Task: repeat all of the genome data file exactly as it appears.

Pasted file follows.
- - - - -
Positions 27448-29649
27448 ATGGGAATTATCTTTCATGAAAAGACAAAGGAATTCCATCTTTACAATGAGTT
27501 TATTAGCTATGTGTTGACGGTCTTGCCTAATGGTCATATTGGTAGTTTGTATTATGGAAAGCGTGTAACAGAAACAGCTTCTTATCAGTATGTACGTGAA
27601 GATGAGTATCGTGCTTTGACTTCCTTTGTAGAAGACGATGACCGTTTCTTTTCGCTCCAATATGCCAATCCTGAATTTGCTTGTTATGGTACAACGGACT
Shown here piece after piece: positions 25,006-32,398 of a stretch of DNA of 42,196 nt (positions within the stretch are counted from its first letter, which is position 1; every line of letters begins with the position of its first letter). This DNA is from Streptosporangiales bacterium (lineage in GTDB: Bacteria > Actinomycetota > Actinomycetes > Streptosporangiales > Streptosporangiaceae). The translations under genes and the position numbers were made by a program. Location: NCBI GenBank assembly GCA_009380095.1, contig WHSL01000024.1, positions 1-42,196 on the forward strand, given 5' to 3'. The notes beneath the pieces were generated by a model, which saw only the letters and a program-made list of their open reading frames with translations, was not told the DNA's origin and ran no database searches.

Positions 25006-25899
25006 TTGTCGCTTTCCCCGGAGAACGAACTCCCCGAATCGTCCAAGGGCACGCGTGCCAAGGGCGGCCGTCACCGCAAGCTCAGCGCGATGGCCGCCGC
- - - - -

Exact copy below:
Positions 27448-29649
27448 ATGGGAATTATCTTTCATGAAAAGACAAAGGAATTCCATCTTTACAATGAGTT
27501 TATTAGCTATGTGTTGACGGTCTTGCCTAATGGTCATATTGGTAGTTTGTATTATGGAAAGCGTGTAACAGAAACAGCTTCTTATCAGTATGTACGTGAA
27601 GATGAGTATCGTGCTTTGACTTCCTTTGTAGAAGACGATGACCGTTTCTTTTCGCTCCAATATGCCAATCCTGAATTTGCTTGTTATGGTACAACGGACT
Shown here piece after piece: positions 25,006-32,398 of a stretch of DNA of 42,196 nt (positions within the stretch are counted from its first letter, which is position 1; every line of letters begins with the position of its first letter). This DNA is from Streptosporangiales bacterium (lineage in GTDB: Bacteria > Actinomycetota > Actinomycetes > Streptosporangiales > Streptosporangiaceae). The translations under genes and the position numbers were made by a program. Location: NCBI GenBank assembly GCA_009380095.1, contig WHSL01000024.1, positions 1-42,196 on the forward strand, given 5' to 3'. The notes beneath the pieces were generated by a model, which saw only the letters and a program-made list of their open reading frames with translations, was not told the DNA's origin and ran no database searches.

Positions 25006-25899
25006 TTGTCGCTTTCCCCGGAGAACGAACTCCCCGAATCGTCCAAGGGCACGCGTGCCAAGGGCGGCCGTCACCGCAAGCTCAGCGCGATGGCCGCCGC